Cardiovascular disease is considered to be the leading cause of death worldwide. It is estimated that 1 in 4 female deaths is due to heart disease. The most startling part is that about two-thirds of women who die suddenly due to a cardiovascular disease never suffered from any prior symptoms. Most cardiovascular disease-related deaths happen due to the lack of timely intervention. The only way to stay protected is by having the right awareness about the risk factors, symptoms and management of a heart disease.1
Risk Factors Of Heart Disease
Below are the common and major risk factors of heart disease amongst women.2
- Increasing age
- High levels of LDL (bad) cholesterol and triglycerides
- Chronic alcoholism
- High blood pressure
- Uncontrolled diabetes mellitus
- Excessive body fat
- Poor diet and a sedentary lifestyle
6 Warning Signs Of A Heart Attack
Barring a few minor differences, the symptoms of a heart attack are similar amongst men and women. Unfortunately, many women often allow their health to take a backseat. Despite the initial warning signs, many women tend to shrug it off like it isn’t much of a big deal. Check out the 6 symptoms of a heart attack below and seek immediate medical attention as soon as you notice them.3
- A feeling of fullness or pressure in the center of the chest that lasts for a few minutes to some hours
- Discomfort or pain in one or both arms, the back, neck, jaw or stomach.
- Breathlessness with or without chest discomfort
- Cold sweat
Women are more prone to experience breathlessness, pain in the jaws and nausea with dizziness while they suffer a heart attack. Angina is more commonly reported in men suffering from a heart attack.
7 Ways To Keep Your Heart Healthy
The human heart is a relentless organ that works round-the-clock, 24/7. But, many of us take the heart for granted and pay no attention to its well-being. Heart disease is a preventable disease and here are the 7 simple lifestyle modifications you need to adopt to keep it at bay.4
1. Kick The Cigarette Butt
Quit smoking as long-term studies have proven that smokers are more likely to have a heart attack compared to non-smokers.5
2. Follow A Heart Healthy Diet
Follow a healthy diet with lots of fruits vegetables, whole grains and lean proteins for essential vitamins and minerals. Keep your bad cholesterol and triglyceride levels low and good cholesterol levels high. Avoid foods rich in trans fats and saturated fats.
3. Make Physical Activity A Must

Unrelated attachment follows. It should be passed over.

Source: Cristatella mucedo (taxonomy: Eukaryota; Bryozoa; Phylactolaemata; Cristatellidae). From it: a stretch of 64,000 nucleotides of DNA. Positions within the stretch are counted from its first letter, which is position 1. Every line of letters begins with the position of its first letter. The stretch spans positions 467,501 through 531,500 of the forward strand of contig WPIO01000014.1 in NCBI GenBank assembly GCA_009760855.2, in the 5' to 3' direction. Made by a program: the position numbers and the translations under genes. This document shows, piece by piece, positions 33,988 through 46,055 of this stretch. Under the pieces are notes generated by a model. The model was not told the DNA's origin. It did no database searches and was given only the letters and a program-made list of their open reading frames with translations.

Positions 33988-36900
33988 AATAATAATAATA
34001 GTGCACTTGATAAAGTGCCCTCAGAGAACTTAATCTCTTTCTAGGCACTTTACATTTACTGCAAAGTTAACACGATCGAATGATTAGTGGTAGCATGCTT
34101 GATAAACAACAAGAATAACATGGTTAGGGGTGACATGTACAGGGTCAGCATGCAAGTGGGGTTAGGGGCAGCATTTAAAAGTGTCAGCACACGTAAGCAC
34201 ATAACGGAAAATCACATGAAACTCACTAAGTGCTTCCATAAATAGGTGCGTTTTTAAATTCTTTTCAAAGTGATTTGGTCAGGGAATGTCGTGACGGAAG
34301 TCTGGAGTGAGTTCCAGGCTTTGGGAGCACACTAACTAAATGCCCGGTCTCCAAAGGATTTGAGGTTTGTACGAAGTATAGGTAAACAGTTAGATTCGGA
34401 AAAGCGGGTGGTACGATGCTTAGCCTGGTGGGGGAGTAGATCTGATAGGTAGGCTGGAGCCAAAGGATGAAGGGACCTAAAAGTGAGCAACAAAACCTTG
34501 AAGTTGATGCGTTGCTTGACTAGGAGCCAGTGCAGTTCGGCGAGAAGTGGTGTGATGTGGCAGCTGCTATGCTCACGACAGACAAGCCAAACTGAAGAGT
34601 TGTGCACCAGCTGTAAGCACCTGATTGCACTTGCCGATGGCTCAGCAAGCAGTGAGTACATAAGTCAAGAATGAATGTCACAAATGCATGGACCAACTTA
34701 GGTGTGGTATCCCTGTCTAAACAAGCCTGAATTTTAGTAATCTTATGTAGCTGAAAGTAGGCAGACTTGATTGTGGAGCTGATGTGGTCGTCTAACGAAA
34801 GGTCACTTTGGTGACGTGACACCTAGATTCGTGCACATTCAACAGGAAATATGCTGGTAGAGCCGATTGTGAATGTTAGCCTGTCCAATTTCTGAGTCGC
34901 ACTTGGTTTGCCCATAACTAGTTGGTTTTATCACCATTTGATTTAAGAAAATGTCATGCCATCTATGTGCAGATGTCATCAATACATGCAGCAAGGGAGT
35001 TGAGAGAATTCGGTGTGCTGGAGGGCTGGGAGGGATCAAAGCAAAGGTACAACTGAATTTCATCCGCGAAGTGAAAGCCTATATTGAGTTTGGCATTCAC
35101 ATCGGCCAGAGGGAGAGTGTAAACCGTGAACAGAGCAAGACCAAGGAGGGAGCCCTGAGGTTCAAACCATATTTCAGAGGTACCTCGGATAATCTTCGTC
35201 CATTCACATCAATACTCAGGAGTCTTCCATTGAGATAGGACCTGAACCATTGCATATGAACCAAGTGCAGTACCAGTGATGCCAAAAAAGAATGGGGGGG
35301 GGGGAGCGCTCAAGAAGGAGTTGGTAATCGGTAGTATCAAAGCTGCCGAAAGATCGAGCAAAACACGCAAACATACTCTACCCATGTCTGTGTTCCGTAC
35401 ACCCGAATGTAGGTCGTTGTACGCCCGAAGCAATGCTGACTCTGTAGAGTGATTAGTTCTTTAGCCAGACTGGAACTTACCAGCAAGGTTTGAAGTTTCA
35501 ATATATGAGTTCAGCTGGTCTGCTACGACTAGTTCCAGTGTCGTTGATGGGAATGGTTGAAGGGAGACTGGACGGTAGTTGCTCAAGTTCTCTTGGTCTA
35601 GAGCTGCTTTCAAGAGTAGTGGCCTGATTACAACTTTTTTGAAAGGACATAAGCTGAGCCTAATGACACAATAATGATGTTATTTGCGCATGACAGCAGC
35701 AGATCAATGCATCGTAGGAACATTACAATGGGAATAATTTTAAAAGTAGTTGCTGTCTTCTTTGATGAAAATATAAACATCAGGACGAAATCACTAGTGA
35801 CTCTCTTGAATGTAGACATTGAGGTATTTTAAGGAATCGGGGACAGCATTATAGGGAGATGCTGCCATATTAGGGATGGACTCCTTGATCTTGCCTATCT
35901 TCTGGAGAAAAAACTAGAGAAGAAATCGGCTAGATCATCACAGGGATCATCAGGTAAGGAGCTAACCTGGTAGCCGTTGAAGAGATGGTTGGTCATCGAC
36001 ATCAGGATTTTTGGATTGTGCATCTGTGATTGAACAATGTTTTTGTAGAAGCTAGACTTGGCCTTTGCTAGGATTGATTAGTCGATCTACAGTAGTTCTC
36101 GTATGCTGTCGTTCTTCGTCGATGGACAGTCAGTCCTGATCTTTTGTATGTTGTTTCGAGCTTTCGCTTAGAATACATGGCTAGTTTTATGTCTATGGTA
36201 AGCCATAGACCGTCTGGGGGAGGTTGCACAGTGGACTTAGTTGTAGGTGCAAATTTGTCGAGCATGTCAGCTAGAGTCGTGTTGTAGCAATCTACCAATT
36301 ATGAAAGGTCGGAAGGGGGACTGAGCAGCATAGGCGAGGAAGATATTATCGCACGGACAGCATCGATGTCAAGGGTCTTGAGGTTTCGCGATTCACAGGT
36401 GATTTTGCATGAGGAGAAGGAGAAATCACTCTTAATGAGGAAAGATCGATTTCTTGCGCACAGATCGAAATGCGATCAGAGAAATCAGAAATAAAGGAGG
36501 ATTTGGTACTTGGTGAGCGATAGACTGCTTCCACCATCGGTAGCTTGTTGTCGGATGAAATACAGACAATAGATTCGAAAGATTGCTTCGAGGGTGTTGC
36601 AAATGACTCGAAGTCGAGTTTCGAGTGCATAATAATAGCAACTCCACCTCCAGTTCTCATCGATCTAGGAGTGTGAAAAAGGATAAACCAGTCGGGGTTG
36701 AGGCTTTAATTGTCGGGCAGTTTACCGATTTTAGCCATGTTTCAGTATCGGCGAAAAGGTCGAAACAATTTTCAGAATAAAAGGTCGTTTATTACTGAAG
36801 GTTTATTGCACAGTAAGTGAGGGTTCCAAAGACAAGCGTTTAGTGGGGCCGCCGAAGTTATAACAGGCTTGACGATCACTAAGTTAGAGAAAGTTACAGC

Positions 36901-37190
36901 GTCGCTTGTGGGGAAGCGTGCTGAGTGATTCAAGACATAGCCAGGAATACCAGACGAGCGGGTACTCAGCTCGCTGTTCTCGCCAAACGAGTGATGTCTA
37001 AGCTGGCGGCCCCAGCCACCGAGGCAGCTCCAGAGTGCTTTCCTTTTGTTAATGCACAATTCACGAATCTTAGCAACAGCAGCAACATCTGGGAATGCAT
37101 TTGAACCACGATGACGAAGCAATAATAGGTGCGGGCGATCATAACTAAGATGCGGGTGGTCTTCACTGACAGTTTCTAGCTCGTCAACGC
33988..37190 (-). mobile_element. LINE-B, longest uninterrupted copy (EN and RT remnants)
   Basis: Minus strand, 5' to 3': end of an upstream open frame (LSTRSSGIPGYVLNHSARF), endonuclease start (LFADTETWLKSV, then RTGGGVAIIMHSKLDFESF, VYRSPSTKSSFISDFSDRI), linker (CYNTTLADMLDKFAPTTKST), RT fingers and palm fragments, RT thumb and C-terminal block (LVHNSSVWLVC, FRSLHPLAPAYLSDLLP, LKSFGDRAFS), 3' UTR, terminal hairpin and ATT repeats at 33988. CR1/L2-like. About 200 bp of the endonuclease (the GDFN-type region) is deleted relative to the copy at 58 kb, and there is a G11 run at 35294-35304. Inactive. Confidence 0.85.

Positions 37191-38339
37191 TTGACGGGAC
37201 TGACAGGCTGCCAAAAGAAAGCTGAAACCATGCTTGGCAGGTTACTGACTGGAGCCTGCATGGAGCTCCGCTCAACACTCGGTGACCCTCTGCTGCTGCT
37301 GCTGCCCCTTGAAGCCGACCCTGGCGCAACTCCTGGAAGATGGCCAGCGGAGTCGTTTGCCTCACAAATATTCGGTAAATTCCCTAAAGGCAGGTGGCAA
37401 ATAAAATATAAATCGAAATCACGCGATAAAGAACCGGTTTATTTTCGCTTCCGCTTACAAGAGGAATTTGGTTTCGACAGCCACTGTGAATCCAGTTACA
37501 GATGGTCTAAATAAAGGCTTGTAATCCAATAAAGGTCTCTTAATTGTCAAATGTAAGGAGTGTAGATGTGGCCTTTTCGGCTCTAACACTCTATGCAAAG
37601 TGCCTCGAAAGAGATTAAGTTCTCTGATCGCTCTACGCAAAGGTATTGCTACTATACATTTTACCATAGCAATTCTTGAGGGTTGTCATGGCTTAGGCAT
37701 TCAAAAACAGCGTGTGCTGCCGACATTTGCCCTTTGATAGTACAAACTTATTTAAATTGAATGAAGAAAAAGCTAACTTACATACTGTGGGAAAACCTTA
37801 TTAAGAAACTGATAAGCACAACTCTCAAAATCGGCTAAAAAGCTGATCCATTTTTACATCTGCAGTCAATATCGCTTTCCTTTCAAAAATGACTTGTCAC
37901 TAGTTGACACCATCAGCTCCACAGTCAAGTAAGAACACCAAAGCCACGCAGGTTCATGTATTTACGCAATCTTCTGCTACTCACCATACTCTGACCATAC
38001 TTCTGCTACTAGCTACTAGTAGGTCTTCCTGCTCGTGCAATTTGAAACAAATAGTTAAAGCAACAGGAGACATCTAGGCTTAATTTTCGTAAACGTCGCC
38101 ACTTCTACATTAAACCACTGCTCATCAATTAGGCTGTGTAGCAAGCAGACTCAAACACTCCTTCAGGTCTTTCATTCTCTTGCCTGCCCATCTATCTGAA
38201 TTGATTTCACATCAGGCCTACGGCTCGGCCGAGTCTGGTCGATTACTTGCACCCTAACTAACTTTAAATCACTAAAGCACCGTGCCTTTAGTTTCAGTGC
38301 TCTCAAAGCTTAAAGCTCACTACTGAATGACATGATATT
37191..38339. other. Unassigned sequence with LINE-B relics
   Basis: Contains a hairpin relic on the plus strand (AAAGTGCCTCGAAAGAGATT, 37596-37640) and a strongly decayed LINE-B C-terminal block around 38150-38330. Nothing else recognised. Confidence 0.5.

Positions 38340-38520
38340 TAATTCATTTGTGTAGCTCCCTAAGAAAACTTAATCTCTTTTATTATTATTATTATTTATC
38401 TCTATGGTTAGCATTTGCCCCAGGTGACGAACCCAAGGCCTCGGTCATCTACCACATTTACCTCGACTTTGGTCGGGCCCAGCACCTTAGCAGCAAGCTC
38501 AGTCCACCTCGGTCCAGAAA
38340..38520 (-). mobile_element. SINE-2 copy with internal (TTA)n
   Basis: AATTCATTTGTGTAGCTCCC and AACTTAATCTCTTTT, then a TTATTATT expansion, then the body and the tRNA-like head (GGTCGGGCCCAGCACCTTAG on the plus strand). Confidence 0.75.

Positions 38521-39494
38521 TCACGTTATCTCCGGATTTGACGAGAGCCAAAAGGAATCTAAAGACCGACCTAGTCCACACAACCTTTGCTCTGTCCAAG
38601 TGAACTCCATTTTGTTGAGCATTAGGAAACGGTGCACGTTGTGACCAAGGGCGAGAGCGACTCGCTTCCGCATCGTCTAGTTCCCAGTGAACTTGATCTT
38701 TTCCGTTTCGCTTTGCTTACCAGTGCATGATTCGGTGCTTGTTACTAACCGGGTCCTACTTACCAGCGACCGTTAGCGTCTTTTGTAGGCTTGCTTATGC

Make time daily for at least 45 minutes of exercise that gets your heart racing. Just a good diet won’t keep fat deposition away from your arteries, you have to follow an active lifestyle too.
4. Maintain Blood Sugar And Pressure Levels
Maintain your blood pressure and sugar levels within normal limits with diet regulation and exercise. You are more likely to suffer a heart attack if you’ve uncontrolled diabetes and hypertension.
5. Shed Excess Flab
Being overweight or obese puts you at risk of developing hypertension, diabetes mellitus, and heart disease.
6. Make Relaxation Techniques A Routine
Stress is directly linked to heart disease but the only way to prevent it from affecting you is by learning how to combat it better. Make deep breathing and meditation a part of your daily life to handle stressful situations.6
7. Cut Back Or Refrain From Drinking
Excessive alcohol intake can lead to hypertension that in turn leads to coronary heart disease. It can even weaken the heart muscle leading to enlargement of the heart.7
Ultimately, your heart health lies in your own hands. Remember the warning signs of a heart attack and seek medical attention immediately when the need arises.
|↑1||Women and Heart Disease Fact Sheet. Centers For Disease Control And Prevention|
|↑2||Understand Your Risks to Prevent a Heart Attack. American Heart Association|
|↑3||Heart Attack Symptoms in Women. American Heart Association|
|↑4||Lifestyle Changes for Heart Attack Prevention. American Heart Association|
|↑5||Smoking.British Heart Foundation|
|↑6||Yudkin, John S., Meena Kumari, Steve E. Humphries, and Vidya Mohamed-Ali. “Inflammation, obesity, stress and coronary heart disease: is interleukin-6 the link?.” Atherosclerosis 148, no. 2 (2000): 209-214.|
|↑7||Alcohol and heart disease. drinkaware|